Massive deviation in public entity procurement procedures not necessarily cause for alarm – report

20th September 2023

By: Thabi Shomolekae

Creamer Media Senior Writer


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'2023 Procurement Watch Report on Procurement Risk Trends'  (1.04 MB)
'2022 Procurement Watch Report on Procurement Risk Trends'  (0.58 MB)
'2021 Procurement Watch Report on Procurement Risk Trends'  (0.64 MB)

Stellenbosch University expert Professor Geo Quinot noted on Wednesday that with public procurement being susceptible to corruption, with large sums of money involved, pressure must continue to be placed on National Treasury for an effective finance management system.

Corruption Watch released its '2023 Procurement Watch Report on Procurement Risk Trends' report, the third published since 2021, which highlights risk trends in public procurement, with a focus on deviations and expansions, as well as developments in the lists of tender defaulters and restricted suppliers.

Quinot, the guest speaker at Corruption Watch’s webinar, on Wednesday, unpacked the results highlighted in the report.

Corruption Watch highlighted that it is important to note that while deviations and contract expansions can raise red flags and indicate a lack of planning for procurement requirements, they do not necessarily indicate abuse of the public procurement system, as there could be valid reasons for such.

Quinot highlighted that while public entities were allowed to deviate from procurement procedures, a massive increase in deviations suggested that in some entities the current public procurement system was not fit for purpose.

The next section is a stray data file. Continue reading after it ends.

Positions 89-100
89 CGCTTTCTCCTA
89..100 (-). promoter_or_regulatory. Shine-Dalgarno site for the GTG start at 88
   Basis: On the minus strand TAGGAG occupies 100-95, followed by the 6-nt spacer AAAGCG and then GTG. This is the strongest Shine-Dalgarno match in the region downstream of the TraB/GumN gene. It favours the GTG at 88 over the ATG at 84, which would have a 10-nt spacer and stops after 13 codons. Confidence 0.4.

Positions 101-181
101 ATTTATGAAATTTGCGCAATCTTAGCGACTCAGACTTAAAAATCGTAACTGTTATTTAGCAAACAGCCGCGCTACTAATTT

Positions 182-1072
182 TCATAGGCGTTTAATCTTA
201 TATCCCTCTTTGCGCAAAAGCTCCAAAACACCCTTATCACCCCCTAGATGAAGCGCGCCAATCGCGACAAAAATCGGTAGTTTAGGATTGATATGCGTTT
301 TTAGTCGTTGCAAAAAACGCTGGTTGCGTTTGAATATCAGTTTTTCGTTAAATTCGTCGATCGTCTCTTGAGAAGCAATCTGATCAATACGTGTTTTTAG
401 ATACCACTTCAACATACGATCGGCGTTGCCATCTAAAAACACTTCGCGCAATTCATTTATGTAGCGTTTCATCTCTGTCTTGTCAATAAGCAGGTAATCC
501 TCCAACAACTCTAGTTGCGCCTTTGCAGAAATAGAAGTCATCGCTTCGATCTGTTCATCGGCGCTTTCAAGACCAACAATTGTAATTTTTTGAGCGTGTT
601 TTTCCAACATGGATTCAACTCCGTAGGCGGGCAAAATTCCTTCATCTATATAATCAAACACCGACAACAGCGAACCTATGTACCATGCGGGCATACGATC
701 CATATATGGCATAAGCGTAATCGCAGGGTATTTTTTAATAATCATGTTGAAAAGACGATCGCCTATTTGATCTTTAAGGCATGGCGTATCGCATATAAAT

He explained that the most significant observation regarding the deviation data of the 2022/23 financial year was the material increase in the number of reported deviations in 2023.

“The data showed a massive increase of 247% from 2021 to 2023, representing a cause for serious concern when set against the backdrop of generally decreasing deviation numbers since 2017,” he said.

However, he noted that this analysis was based on reported data, and the increase in the deviation numbers may reflect an increased reporting of deviations rather than an actual increase in deviations.

Interestingly, he explained that the report showed that while the number of reported deviations increased dramatically between 2021 and 2023, the value of deviations declined significantly.

Quinot noted that these values were based on the reported value of deviations, bearing in mind that in a notable number of instances the value of the deviation was not reported.

The total reported value of procurement via deviations in 2021 was around R34-billion, while in 2022 it went down to R28-billion. He highlighted that the figure declined further in the 2022/23 financial year to around R11.9-billion.

“Thus, while the total number of reported deviations more than doubled from 2021 to 2023, the value of such deviations declined by two-thirds. It is not clear that this represents a trend,” he said.

He noted that while reported contract expansions by national and provincial entities reported to the National Treasury had steadily declined since 2017, the data for the 2022/23 financial year showed a slowing down of the decline and a very slight increase in reported expansions. 

He said on current data, it seemed that the number of reported expansions had seemingly stabilised since 2019 around the 650 to 700 mark.

“The total value of contract expansions in 2022/23 exceeded R157-billion. This is based on the reported value of expansions, bearing in mind that in a notable number of instances (58) the value of the expansion was not reported. This value is almost double the total reported value of expansions in 2021 even though the number of reported expansions in 2022/23 (673) was only slightly more than in 2021/22 (644),” he explained.

Quinot said that the implication was that the extent of expansions was much higher in 2022/23 than previously.

He explained that when compared to the original contract values to which the reported expansions relate, the overall percentage of expansion stood at 97%.

“Put differently, this means that on average these contracts were almost doubled in value based on expansions. There can be little doubt that a procurement contract that is doubled in terms of value after award is materially different in terms from the contract awarded by way of the procurement process,” he said.

Edited by Sashnee Moodley
Senior Deputy Editor Polity and Multimedia



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